Janata Dal (United) president Sharad Yadav is all set to take an initiative to resolve the differences between Bihar Chief Minister Nitish Kumar and RJD leader Lalu Prasad and stitch up a broad alliance to take on the BJP in the coming assembly polls.
The JD(U) chief, currently on a tour of Madhepura in Bihar, is expected to reach Patna on Friday and meet both Nitish and Lalu.
Even though the mutual warmth generated between Nitish and Lalu after their defeat at the hands of the BJP in the Lok Sabha polls has given way to a verbal battle through their proxies, the JD(U) chief is still confident of a patch-up between them.
“There is no question of our (Janata Parivar leaders) falling apart…..People have left us with no choice…..Their message to us through the assembly by-elections held in Bihar after Lok Sabha polls is clear…..We (the JD-U and RJD) will contest Bihar polls together in alliance with the Congress, the Left parties and the NCP,” Sharad Yadav told The Indian Express.
Though Yadav did not divulge the formula he had in mind for bringing Nitish and Lalu together again, sources in the JD(U) told The Indian Express that the party is ready to part with 100 of the 243 seats for the RJD, keeping the same number for itself. Of the remaining 43 seats, they said 30 to 32 could be given to the Congress.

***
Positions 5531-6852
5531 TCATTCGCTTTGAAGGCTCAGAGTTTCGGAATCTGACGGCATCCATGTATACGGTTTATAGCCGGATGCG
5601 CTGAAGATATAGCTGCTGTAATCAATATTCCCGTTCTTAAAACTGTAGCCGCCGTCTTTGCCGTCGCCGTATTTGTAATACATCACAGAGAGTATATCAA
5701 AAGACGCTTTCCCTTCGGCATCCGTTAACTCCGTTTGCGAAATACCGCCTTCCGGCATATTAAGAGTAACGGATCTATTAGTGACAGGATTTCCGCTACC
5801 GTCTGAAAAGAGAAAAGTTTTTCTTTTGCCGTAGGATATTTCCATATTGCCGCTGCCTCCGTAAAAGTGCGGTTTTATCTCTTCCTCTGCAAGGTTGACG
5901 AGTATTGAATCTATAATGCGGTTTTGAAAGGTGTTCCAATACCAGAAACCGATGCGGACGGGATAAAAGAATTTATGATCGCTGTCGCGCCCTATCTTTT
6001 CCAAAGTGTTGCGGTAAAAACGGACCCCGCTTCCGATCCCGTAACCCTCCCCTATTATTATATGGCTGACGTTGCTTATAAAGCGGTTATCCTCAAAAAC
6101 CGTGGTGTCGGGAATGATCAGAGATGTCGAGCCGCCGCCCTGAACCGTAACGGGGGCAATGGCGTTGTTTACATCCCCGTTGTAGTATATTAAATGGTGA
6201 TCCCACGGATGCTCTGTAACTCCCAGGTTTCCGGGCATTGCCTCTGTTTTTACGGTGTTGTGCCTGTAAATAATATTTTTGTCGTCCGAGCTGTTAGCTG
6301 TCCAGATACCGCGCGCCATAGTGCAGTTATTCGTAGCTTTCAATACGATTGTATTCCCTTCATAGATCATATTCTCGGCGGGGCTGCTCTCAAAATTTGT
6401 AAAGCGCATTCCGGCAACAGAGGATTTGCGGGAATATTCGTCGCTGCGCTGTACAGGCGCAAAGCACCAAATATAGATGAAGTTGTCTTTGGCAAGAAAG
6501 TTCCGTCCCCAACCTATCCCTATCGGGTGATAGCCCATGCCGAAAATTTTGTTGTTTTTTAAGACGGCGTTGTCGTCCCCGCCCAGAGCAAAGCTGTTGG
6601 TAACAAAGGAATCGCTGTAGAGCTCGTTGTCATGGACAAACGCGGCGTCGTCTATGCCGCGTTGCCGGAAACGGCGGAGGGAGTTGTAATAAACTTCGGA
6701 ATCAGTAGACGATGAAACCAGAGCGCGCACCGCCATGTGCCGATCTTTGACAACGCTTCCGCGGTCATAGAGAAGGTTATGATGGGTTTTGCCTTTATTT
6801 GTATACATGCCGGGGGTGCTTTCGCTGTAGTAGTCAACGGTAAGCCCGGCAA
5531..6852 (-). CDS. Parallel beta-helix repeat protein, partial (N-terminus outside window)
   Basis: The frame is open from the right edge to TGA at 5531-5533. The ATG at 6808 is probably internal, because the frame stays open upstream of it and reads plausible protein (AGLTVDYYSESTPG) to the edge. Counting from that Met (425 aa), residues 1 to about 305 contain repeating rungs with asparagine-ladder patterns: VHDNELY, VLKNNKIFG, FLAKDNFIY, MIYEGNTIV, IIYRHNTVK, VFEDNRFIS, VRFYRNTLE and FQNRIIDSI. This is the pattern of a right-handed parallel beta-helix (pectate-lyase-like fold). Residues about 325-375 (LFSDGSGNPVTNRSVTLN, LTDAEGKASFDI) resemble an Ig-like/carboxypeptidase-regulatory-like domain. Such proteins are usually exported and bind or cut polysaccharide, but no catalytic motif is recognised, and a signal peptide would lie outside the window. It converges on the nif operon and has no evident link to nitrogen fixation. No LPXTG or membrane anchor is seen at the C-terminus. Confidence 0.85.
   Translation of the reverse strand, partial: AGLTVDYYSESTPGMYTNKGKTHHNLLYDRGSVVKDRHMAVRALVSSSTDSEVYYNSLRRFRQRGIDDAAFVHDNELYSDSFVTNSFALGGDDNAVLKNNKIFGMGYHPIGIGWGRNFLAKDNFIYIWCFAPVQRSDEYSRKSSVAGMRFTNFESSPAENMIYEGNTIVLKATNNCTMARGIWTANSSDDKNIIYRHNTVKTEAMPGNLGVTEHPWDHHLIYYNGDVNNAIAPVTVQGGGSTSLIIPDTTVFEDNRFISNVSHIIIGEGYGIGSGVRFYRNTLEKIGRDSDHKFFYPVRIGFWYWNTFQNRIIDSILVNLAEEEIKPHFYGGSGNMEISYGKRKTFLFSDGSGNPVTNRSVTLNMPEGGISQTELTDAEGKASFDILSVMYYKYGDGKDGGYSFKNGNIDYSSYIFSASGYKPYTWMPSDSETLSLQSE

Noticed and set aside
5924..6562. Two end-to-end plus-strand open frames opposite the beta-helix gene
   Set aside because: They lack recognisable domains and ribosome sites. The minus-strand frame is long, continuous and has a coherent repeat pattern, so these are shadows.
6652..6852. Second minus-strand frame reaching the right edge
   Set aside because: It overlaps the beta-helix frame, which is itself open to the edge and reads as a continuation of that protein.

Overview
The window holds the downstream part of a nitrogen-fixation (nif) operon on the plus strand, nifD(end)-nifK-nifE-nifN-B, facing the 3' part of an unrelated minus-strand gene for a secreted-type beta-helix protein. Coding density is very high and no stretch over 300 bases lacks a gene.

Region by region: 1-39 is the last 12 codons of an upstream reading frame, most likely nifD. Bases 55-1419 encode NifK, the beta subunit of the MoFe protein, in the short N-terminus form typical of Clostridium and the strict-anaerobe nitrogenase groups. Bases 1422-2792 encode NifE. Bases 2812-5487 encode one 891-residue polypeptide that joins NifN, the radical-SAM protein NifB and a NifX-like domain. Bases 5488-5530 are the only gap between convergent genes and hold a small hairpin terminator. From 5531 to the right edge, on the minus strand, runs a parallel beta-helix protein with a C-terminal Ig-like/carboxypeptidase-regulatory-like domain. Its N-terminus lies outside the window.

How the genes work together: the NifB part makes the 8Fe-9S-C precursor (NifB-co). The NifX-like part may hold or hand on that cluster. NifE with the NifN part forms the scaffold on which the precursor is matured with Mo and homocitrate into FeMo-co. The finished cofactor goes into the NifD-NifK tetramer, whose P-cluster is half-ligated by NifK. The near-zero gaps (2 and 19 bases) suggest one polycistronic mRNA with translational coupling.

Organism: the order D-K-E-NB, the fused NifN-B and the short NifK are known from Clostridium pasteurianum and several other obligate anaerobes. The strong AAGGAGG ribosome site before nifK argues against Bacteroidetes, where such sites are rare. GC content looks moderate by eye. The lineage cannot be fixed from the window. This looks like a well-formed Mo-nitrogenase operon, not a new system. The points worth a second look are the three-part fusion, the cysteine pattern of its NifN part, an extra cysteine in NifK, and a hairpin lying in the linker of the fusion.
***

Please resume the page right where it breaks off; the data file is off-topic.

The two Communist parties could be offered eight to 10 seats and the NCP, two.
“We have 108 sitting MLAs and we are ready to sacrifice eight of them…..Lalu has only 24 and we have no problem increasing their share to 100,” said a JD (U) leader.
“However, Nitish will be projected as the joint chief ministerial candidate as he is a brand and all candidates of the proposed combination would gain from his projection,” he added.
The JD(U), according to sources, had no problem fixing the quotas of all partners in the post-poll ministry and even distribute portfolios in advance. At the same time, they ruled out the possibility of any alliance partner (meaning Lalu) being given the deputy chief ministership because “a provision of two centres of power runs counter to the demand of an effective governance.”
At the same time, they said, a member of Lalu’s family, depending upon his choice of the person, would be given “a prominent position.”
Apart from the expected peace bid by Yadav, the JD(U) sees the recent meeting of RJD leader Bhola Prasad Yadav, MLC, with the Bihar Chief Minister at the latter’s residence as a positive signal by Lalu in the midst of provocative statements of another RJD leader, Raghuvansh Prasad Singh.
In political circles of Bihar, Bhola Prasad Yadav, given his closeness to the RJD chief, is jokingly dubbed as much of a proxy for Lalu just as Rabri Devi. The underlying meaning of his meeting with Nitish is that Lalu is keeping his options open. Here lies the relevance of Sharad Yadav’s initiative.